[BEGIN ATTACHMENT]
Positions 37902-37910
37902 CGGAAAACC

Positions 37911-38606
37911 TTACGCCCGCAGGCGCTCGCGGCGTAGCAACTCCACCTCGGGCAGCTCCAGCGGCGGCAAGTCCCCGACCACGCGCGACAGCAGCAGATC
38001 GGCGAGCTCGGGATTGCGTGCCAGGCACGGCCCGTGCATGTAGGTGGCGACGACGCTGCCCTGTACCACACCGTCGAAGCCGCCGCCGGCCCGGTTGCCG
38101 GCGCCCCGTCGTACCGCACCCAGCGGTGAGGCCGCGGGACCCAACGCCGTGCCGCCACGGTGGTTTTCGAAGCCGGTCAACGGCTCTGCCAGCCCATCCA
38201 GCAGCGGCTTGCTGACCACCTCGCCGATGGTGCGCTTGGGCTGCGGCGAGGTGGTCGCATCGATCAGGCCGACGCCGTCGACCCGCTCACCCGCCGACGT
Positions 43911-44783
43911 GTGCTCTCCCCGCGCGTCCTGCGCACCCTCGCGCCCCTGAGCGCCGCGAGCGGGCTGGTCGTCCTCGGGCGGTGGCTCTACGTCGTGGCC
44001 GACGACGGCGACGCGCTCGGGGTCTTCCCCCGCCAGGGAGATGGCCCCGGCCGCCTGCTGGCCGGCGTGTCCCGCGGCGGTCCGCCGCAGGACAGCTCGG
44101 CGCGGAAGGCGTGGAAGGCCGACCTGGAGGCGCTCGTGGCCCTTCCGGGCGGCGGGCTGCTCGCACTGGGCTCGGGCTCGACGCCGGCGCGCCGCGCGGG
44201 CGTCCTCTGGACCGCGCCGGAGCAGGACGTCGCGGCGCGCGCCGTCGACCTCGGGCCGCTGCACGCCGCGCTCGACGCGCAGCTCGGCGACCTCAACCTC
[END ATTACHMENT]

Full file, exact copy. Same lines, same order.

Positions 37902-37910
37902 CGGAAAACC

Positions 37911-38606
37911 TTACGCCCGCAGGCGCTCGCGGCGTAGCAACTCCACCTCGGGCAGCTCCAGCGGCGGCAAGTCCCCGACCACGCGCGACAGCAGCAGATC
38001 GGCGAGCTCGGGATTGCGTGCCAGGCACGGCCCGTGCATGTAGGTGGCGACGACGCTGCCCTGTACCACACCGTCGAAGCCGCCGCCGGCCCGGTTGCCG
38101 GCGCCCCGTCGTACCGCACCCAGCGGTGAGGCCGCGGGACCCAACGCCGTGCCGCCACGGTGGTTTTCGAAGCCGGTCAACGGCTCTGCCAGCCCATCCA
38201 GCAGCGGCTTGCTGACCACCTCGCCGATGGTGCGCTTGGGCTGCGGCGAGGTGGTCGCATCGATCAGGCCGACGCCGTCGACCCGCTCACCCGCCGACGT
Positions 43911-44783
43911 GTGCTCTCCCCGCGCGTCCTGCGCACCCTCGCGCCCCTGAGCGCCGCGAGCGGGCTGGTCGTCCTCGGGCGGTGGCTCTACGTCGTGGCC
44001 GACGACGGCGACGCGCTCGGGGTCTTCCCCCGCCAGGGAGATGGCCCCGGCCGCCTGCTGGCCGGCGTGTCCCGCGGCGGTCCGCCGCAGGACAGCTCGG
44101 CGCGGAAGGCGTGGAAGGCCGACCTGGAGGCGCTCGTGGCCCTTCCGGGCGGCGGGCTGCTCGCACTGGGCTCGGGCTCGACGCCGGCGCGCCGCGCGGG
44201 CGTCCTCTGGACCGCGCCGGAGCAGGACGTCGCGGCGCGCGCCGTCGACCTCGGGCCGCTGCACGCCGCGCTCGACGCGCAGCTCGGCGACCTCAACCTC